The speed with which computers have become mainstays to most academics and their students since the early '80s leaves teachers of writing puzzled about what the future holds and how they can prepare for it. One thing is certain: computers will henceforth affect all teaching.
Students respond well to computers. What Paul Le Blanc observed among his college students applies equally to younger students. He noticed
something which I had not seen before in my writing classes: students rushing into the lab a full 10 minutes before the scheduled starting time, and lingering on after class until the next eager students forced them to vacate (1993, p. 5).
Computers serve three basic functions for writers: (1) they become notepads on which to compose; (2) they permit users, even in remote areas, to access new universes of data; and (3) they offer help in editing. So widespread is the first application that few contemporary writers compose on paper. Rather, they compose in cyberspace, transforming their writing into hard copy at the end of their composing process.
The second application has expanded so rapidly that students of all ages produce at much higher levels of sophistication than ever before. They may inhabit the farthest reaches of civilization, but they have access to most of the world's repositories of information. Rick Monroe, however, utters a cautionary note:
Because most of us do not even have the time to read the periodicals we subscribe to, it is foolish and maybe even dangerous to think we might ... “surf the tidal wave of information generated by the global electronic community” (1993, p. 94).
The third application is the trickiest. Eric Hobson considers some of the current limitations of computer programs whose aim it is to help writers improve their prose. Anyone working with recent word processing programs is familiar with two basic components of most of them: the spell check and the thesaurus.
The computerized spell check is cut-and-dried. It offers three basic alternatives: the accepted spelling of a word; alternate spellings (“programed/programmed,” for example); or nothing if the word is missing from the program's dictionary of between 60,000 and 100,000 words.
The thesaurus is almost as straightforward as the spell check. It offers various words that are roughly synonymous with a word the writer provides, but it reveals nothing about shades of meaning. Writers not adept in language risk selecting words that are connotatively inappropriate to their context. The thesaurus, nevertheless, is extremely helpful to those who understand the nuances of language.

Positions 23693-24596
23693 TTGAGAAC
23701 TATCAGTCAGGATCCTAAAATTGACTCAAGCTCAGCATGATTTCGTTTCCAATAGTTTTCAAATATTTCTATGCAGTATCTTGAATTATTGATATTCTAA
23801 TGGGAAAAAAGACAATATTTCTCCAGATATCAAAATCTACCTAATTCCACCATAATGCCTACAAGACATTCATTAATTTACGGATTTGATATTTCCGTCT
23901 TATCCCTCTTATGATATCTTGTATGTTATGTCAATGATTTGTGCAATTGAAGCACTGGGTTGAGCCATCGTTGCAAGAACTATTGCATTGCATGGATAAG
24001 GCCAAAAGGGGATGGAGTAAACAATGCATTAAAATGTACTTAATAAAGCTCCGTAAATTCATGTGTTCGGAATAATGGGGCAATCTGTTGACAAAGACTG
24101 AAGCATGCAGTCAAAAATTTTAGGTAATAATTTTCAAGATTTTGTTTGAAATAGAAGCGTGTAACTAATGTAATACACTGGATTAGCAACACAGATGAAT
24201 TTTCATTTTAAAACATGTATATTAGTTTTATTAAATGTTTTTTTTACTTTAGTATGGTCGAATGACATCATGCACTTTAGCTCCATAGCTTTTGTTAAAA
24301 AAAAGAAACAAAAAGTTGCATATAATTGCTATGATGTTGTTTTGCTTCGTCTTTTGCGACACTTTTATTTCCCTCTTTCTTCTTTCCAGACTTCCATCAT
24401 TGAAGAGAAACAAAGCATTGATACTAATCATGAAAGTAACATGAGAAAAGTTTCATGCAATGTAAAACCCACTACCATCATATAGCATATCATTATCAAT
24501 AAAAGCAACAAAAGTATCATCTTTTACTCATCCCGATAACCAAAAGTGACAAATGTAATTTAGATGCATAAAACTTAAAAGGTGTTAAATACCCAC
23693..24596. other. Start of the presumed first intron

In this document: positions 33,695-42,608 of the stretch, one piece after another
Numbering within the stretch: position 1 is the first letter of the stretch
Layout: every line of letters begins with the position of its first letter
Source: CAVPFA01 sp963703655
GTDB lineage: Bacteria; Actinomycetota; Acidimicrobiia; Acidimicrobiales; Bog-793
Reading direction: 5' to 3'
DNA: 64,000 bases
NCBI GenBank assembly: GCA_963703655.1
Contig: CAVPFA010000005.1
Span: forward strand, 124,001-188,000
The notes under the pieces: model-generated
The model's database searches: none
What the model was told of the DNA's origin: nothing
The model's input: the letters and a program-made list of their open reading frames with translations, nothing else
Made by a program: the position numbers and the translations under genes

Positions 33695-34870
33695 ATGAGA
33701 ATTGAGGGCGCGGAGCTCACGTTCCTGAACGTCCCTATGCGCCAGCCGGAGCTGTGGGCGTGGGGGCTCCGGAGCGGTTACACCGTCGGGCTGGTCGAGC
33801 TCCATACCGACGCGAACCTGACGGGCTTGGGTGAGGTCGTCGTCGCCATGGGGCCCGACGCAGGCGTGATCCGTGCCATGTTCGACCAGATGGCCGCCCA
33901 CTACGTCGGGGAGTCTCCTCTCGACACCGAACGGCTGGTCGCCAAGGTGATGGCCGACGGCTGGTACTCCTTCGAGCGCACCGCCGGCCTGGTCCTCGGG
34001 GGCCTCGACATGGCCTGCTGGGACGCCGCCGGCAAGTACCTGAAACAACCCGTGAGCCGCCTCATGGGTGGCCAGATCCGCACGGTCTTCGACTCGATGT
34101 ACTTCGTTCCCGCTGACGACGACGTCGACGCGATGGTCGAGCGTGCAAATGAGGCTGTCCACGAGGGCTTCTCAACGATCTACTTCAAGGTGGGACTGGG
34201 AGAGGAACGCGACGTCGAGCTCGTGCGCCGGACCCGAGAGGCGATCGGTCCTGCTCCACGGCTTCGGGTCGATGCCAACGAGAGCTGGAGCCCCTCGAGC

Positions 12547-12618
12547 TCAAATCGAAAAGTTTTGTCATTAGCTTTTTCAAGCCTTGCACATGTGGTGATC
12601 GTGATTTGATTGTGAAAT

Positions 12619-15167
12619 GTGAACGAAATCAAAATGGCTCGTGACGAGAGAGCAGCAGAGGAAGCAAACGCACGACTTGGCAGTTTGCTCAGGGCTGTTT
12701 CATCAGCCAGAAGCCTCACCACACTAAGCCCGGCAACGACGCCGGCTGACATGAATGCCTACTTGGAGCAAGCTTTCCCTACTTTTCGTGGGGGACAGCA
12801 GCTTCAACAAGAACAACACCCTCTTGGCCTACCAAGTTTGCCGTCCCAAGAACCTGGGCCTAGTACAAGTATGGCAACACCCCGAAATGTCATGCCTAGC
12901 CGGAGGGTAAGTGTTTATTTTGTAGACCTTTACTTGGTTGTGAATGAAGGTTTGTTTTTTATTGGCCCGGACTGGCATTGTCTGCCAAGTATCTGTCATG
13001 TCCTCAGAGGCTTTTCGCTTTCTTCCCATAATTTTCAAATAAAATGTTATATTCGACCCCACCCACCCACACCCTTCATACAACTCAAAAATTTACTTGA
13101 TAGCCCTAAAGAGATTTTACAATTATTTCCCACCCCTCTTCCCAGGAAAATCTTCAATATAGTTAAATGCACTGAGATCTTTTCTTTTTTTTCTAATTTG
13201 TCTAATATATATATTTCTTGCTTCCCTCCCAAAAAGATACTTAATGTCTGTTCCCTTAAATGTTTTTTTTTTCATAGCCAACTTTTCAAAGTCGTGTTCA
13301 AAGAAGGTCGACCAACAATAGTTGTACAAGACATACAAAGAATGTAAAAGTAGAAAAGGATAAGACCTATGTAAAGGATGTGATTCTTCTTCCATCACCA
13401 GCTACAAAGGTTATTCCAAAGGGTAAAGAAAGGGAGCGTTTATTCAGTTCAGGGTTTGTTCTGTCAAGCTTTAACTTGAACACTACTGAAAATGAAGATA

At the level of grammatical and stylistic analysis, computers remain imperfect. Current programs can locate preprogrammed word combinations and identify them as mistakes, but, as Hobson writes,
The program can in no way “fix” the “error” because the computer has no way to understand the author's intent (1995, p. 217; Hobson's italics).
Hobson cautions that in such grammar-checking programs as Grammatik 5 (part of WordPerfect 6.0), the problems computers recognize fall into four categories: spelling, usage, capitalization, and punctuation (1995, p. 216). Having been programmed to consider erroneous a form of the verb “to be” followed by the -ed form of the verb, it considers incorrect all uses of the passive voice (Rieber 1992, p. 57). The passive voice can assuredly drain one's writing of vitality, but at times its use is appropriate. To date, computer programs cannot judge such constructions contextually to determine their appropriateness.
Jerome Bump cautions that the programs “must first `disambiguate' sentences before [they] can analyze them” (1987, p. 130). Current programs are not that advanced. Part of the problem is that we know little about the actual mental processes involved in producing writing, making it impossible to formulate the algorithms necessary for successful programming. Le Blanc contends that the need to schematize human thought “has, in effect, put the onus on humans to think like computers, instead of forcing computers to think like humans” (1993, p. 18).
Bump, J. (1987). “CAI in Writing at the University: Some Recommendations.” Computers and Education 11, 2: 121–133.
Hobson, E. H. (1995). “Taking Computer-Assisted Grammar Instruction to New Frontiers.” In The Place of Grammar in Writing Instruction: Past, Present, Future, edited by S. Hunter and R. Wallace. Portsmouth, N.H.: Boynton/Cook.
Le Blanc, P. (1993). Writing Teachers Writing Software: Creating Our Place in the Electronic Age. Urbana, Ill.: National Council of Teachers of English.
Monroe, R. (1993). Writing and Thinking with Computers: A Practical and Progressive Approach. Urbana, Ill.: National Council of Teachers of English.
Rieber, L. (1992). “Grammar Rules as Computer Algorithms.” College Teaching 40, 2: 57–59.
R. Baird Shuman is Professor Emeritus of English at the University of Illinois, Urbana-Champaign. He can be reached at Box 27647, Las Vegas, NV 89126-1647.